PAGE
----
One of the first episodes of The Waltons dealt with John Boy’s soulful heart. He was a creative type, who didn’t look comfortable, at times, in rural Virginia.
But John Boy also wanted to help his family, which is why he went along on a turkey hunt with his dad and his dad’s two friends. The episode, the fourth in season one, was called The Hunt. You probably remember it. It’s when John Boy shot a bear and saved his dad’s life.
Judy Norton, who played the oldest daughter Mary Ellen on The Waltons, provided some additional details about the bear scene. She does a weekly online program to discuss the series, which still is popular on cable channels and streaming services. Since the setting is the Great Depression through World War II, it still holds up as a historical, albeit fictional, family drama.
On Thursday’s online program, Norton took questions from her viewers. The first one was about the bear scene. How’d directors of The Waltons concoct a realistic scene where John Sr., (Ralph Waite) battles a real-live bear?
“It was a combination of there being stock footage of a bear. That was the real bear,” Norton said. “Then they had a bear suit. And there was someone who was meant to be wearing a bear suit. They were trying, and it just wasn’t looking realistic. And Jon Walmsley said ‘let me do it.’ So Jon ended up putting on the bear suit. So the wrestling you see between Ralph and the bear is actually Jon Walmsley.”
Yes, Jason from ‘The Waltons’ Pulled Double Human/Bear Duty
It truly was a wild story of making do. Walmsley played Jason, the second-oldest son on The Waltons. He put on a suit and fought his TV dad. And his TV brother was supposed to shoot him.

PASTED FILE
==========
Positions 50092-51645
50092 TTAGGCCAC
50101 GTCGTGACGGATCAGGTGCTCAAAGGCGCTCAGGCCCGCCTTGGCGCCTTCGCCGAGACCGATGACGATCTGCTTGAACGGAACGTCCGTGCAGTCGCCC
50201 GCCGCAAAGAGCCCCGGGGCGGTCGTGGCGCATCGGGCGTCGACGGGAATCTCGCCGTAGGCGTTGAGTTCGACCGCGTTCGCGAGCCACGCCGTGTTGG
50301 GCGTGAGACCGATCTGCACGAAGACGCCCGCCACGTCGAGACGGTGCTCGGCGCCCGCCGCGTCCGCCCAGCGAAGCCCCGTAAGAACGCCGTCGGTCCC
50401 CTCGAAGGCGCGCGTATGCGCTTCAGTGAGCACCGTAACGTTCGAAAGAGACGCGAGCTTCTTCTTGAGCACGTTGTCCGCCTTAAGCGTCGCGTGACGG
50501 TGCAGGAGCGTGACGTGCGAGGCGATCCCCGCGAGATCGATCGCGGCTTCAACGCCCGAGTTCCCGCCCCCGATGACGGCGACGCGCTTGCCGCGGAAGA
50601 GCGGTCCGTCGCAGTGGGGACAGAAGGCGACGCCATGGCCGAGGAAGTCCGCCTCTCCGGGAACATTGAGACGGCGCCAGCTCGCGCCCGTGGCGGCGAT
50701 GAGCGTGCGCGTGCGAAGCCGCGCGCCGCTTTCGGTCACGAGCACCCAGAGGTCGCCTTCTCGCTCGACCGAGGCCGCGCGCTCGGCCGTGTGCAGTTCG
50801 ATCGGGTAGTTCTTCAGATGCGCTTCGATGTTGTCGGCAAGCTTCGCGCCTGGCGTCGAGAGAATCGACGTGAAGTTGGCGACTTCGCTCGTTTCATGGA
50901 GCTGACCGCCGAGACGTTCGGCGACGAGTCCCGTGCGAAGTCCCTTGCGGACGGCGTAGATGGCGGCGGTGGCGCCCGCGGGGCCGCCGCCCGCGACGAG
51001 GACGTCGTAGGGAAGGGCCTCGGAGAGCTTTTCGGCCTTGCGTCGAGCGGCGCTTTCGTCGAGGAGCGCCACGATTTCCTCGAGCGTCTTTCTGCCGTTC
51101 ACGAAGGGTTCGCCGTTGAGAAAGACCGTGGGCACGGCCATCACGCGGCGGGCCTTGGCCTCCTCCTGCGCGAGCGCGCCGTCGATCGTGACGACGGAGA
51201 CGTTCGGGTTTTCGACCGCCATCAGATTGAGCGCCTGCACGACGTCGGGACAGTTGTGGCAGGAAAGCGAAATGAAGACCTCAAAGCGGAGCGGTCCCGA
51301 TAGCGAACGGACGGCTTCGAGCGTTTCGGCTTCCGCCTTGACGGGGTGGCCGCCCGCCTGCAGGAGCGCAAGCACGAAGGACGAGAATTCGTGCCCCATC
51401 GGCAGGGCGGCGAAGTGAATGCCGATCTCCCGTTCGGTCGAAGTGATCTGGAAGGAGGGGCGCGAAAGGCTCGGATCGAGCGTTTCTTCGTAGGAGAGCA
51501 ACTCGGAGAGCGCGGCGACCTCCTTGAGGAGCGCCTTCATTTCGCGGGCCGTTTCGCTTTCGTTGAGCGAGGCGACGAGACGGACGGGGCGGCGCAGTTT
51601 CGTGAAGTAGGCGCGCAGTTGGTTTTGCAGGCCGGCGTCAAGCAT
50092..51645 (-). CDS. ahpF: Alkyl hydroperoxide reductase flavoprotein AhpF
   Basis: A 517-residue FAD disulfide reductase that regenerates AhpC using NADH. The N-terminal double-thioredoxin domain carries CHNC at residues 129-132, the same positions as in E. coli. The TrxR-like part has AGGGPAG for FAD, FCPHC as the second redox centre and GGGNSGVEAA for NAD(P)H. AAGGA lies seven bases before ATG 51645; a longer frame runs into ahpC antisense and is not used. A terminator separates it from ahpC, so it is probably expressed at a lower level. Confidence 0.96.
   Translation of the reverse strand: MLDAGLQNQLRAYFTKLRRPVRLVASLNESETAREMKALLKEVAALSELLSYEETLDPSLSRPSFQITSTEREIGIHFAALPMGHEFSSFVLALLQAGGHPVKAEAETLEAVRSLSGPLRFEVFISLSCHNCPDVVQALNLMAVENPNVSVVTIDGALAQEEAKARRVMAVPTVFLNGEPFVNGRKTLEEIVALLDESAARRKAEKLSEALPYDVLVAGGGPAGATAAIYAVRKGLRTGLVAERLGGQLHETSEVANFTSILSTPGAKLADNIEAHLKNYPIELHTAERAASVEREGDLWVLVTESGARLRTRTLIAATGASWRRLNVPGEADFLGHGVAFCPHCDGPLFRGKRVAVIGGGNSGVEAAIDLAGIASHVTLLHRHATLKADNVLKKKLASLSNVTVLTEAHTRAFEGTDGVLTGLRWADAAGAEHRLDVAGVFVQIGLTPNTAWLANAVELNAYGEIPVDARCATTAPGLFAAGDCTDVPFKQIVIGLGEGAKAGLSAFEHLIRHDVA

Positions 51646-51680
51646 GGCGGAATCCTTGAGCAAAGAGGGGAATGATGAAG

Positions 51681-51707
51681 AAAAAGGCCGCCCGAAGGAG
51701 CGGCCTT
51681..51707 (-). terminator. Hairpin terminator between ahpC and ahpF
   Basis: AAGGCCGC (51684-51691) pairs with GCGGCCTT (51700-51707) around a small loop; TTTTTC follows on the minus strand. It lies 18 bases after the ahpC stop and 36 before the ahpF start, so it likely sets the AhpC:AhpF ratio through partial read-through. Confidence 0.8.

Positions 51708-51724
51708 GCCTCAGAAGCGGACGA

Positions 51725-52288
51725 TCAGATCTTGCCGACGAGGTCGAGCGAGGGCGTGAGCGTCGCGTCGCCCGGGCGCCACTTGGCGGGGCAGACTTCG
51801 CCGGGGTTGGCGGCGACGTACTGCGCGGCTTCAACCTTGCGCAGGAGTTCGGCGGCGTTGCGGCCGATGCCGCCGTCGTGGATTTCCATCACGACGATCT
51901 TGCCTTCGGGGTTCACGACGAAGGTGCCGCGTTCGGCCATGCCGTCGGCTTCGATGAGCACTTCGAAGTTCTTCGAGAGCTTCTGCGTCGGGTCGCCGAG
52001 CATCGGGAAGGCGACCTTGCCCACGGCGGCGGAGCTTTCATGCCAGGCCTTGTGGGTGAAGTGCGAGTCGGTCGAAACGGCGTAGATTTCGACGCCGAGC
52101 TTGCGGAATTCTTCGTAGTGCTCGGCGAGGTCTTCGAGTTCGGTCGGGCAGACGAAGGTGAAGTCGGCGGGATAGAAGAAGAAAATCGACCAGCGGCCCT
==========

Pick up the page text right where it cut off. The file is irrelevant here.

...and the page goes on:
The episode was all about John Boy (Richard Thomas) grappling with his conscience about killing an animal. He was conflicted because he knew that hunting a turkey also would help put food on his family’s table. So he took his dad’s old shotgun and tried to make peace with his soul when he pulled the trigger.
Earl Hamner, who created The Waltons, opened the episode with this narration:
“A mountain has no need for people, but people do need mountains. We go to them for their beauty, for the exhilaration of standing closer to mysterious skies, for the feeling of triumph that comes from having labored to reach a summit. And I remember a day in the 1930’s when I went to Waltons Mountain in search of manhood.”
Then, as the episode ends, the narrator comes on again: I became not a hunter but a writer and I hope a source of some pride to my father. For to be a good hunter or a good writer one must know why he hunts or why he writes. And the “why-of-it-all” for me lies in that house and in the memory of voices that rise in the night and will sweetly haunt my life forever.”